How furnace zoning works (and everything else you need to know about zoning)

Do you have hot and cold spots in your home? You may have heard that zoning can help.

And now you’re wondering “How does zoning work?” and “What do I need to get zoning?”.

Well, have no fear, we’re going to answer all those questions and more. But first, we think it’s important to understand the problem causing your uneven temperatures…

The problem: uneven temperatures

When your heating system was first installed in your home (either when the home was built or when heat was added later), the installers sized your system and the ducts so that you got a nice, even temperature throughout your home.

They did this with some complicated calculations that take into account things like:

  • Insulation levels
  • Size of room
  • Location and number of windows in rooms
  • Ceiling heights
  • Direction the room is facing,
  • etc.

In general, that means large rooms get more and/or larger ducts with more vents while smaller rooms get fewer and smaller ducts. When done right, your home is a nice, even temperature.

Ideally, your entire home stays the same temperature.

But it’s not always perfect. For example, during parts of the year, the sun might heat up one side of your home more, raising the temperature on that side. If your thermostat is on the other side of the home, your heating system will leave the sunny side of your home quite warm.

If your thermostat is on the warmer side, the thermostat will register the warmer temp and not turn on the furnace as often, leaving rooms on the opposite end of the home chilly.

So now that you understand what causes uneven temperatures in your home, let’s look at how zoning helps…

How zoning a furnace system works

A zoned system contains 4 main components:

  • Control panel—The control panel is the brain of the operation. It’s installed at your furnace and reads the different thermostats and tells the dampers to open or close.
  • Duct dampers—Dampers are the valves in your ducts that open and close to let in more or less air to certain areas of your home.
  • Zone thermostats—Each zone gets a thermostat. The thermostat reads the temperature of the zone and talks to the control panel which then opens or closes the dampers to that zone.
  • Multi-stage furnaces and variable-speed blowers—When there is less heat needed, this type of furnace can adjust to a lower setting.

To see how this works, let’s look at an example:

Say you have 2 zones in your home. Zone 1 is colder than zone 2.

Your furnace would kick on and the dampers in the ducts would adjust so that more air is flowing to zone 1.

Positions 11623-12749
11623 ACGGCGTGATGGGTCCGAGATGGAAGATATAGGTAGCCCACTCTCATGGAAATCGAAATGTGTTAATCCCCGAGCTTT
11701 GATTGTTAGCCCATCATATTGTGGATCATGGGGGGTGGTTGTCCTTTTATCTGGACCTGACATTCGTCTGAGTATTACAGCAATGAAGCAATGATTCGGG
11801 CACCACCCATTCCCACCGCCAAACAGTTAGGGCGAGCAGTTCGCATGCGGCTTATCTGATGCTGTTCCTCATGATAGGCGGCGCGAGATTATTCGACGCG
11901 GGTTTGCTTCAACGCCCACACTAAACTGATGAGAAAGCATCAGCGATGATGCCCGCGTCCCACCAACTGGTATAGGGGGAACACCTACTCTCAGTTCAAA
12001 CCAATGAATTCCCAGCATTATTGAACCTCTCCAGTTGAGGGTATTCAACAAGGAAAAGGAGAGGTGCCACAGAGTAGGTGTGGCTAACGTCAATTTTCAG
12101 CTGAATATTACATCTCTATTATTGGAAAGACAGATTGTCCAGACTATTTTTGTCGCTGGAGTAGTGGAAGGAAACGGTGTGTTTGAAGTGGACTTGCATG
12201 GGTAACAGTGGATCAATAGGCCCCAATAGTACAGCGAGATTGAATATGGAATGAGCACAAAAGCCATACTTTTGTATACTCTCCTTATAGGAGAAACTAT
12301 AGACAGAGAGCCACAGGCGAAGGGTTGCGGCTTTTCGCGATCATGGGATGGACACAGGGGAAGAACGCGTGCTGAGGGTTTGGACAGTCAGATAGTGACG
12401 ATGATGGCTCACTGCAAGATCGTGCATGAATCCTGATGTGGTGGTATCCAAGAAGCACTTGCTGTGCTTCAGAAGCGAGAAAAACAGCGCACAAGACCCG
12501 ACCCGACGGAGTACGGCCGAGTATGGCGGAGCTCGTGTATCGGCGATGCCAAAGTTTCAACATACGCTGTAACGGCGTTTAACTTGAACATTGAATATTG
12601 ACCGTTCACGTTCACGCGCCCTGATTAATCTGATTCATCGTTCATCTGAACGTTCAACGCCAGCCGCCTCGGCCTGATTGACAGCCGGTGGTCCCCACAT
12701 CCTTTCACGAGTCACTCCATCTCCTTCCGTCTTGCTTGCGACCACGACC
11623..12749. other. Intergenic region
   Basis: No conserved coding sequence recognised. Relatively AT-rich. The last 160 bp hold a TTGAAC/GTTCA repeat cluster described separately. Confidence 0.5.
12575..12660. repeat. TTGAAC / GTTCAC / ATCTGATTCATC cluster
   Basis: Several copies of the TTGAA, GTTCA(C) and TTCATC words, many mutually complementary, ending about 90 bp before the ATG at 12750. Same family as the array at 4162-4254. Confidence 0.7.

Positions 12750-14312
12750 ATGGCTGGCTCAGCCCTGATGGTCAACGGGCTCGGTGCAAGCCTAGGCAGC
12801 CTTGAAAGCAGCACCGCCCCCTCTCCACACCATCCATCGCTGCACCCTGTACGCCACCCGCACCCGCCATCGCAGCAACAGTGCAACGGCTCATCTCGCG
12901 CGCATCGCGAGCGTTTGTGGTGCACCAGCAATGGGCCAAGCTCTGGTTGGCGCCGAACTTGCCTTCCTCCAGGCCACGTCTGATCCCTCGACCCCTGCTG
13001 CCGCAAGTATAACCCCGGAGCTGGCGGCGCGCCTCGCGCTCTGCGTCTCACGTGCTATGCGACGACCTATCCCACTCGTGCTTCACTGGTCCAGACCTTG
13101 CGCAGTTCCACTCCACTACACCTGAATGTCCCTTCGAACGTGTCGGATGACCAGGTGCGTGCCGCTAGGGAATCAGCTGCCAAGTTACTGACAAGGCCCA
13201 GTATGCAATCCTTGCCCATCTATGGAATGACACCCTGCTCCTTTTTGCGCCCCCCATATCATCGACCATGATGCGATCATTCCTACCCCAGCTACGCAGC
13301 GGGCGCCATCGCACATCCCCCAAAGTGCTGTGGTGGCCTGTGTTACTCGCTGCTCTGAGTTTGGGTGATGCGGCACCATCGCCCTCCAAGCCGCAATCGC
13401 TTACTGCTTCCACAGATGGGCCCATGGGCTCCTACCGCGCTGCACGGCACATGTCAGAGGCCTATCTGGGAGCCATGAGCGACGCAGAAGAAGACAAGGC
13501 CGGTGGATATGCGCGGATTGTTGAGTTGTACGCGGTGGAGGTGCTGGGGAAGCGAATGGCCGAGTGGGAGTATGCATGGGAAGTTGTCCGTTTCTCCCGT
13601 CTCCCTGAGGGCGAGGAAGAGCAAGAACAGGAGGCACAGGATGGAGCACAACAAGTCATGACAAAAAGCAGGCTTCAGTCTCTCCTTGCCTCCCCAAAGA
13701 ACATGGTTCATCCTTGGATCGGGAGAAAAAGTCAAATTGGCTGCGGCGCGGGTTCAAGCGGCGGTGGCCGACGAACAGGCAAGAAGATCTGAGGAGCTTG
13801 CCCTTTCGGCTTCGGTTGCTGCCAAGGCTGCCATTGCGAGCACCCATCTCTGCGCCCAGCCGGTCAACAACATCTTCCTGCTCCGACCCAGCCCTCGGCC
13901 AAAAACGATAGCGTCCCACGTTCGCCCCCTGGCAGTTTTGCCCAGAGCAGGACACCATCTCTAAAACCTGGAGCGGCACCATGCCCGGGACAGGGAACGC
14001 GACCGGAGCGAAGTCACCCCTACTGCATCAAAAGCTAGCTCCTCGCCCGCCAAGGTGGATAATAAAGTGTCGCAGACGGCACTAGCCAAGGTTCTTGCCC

If zone 2 reached its set point before zone 1, the control panel will tell the damper for zone 2 almost completely close and the furnace to shift to a lower setting. Basically, you’ll then only really be heating zone 1.

Sounds pretty great, huh?

But wait! That’s not all…

You can also use zoning to keep different parts of your home at different temperatures.

For example, maybe you want to keep your bedrooms warmer at night, say at 70° F, while you let the rest of your home get down to around 65° F.

The same principles still apply. Since your bedrooms need more heat, the dampers will direct more heat to that zone. And your furnace will adjust its speed and heat output, as needed.

Important zoning considerations

All this sounds great, right? Well, there are several things you should know about zoning before jumping in:

Zoning shouldn’t be used to correct building problems
Sometimes one side of a home is always hot or cold because that side has no (or very little) insulation or because it has major air leaks. In those cases, it’s better to fix the insulation and air leak problems before thinking about zoning.

Zoning requires modulating equipment
You need a furnace that can adjust its heating output and airflow. You need a multi-stage furnace and/or a variable-speed blower.

Zoning requires new duct work
Your duct work will need to be reconfigured to work correctly. Often, this means installing brand new duct work in most of the home.

Some notes about other types of “zoning”

A zoned system is what we’ve described above—a single heating and air conditioning system controlled by multiple thermostats in multiple zones. But people often use the word “zoning” to refer to several different heating and cooling setups.

To help clear up some possible confusion, here are some other things people mean when they say “zoning”:

Instead of having 1 larger heating and AC system for the whole home, you have 2 (or more) smaller systems. This is common in 2-story homes where you have 1 system that heats the upstairs rooms while the other one heats downstairs.

Using room sensors for faux-zoning
Another way to achieve more comfortable temperatures is to use temperature sensors to give your furnace more data points to use. The temperature sensors are placed in different parts of your home.

Your system can then use an average temperature from these different sensors to help it better know when to turn on and when to turn off.

This isn’t technically zoning because you’re not really changing airflow to different parts of your home.

Smart vents
Some recent smart vents, like this one and this one, say they can give you the benefits of a zoned system at a fraction of the cost.

But do they work as well? Likely not. You see, they change how much air comes out of your vents, but don’t change what your furnace is trying to do. This can lead to problems like increased duct leakage, higher energy bills and a cracked heat exchanger.

Here’s a great article for more info on the problems these smart vents can cause.

Want more information?

Think that a zoned furnace system might work for your home? You can setup an appointment with one of our comfort specialists to get more information. Santa Fe Air Conditioning and Heating serves the Kansas City area.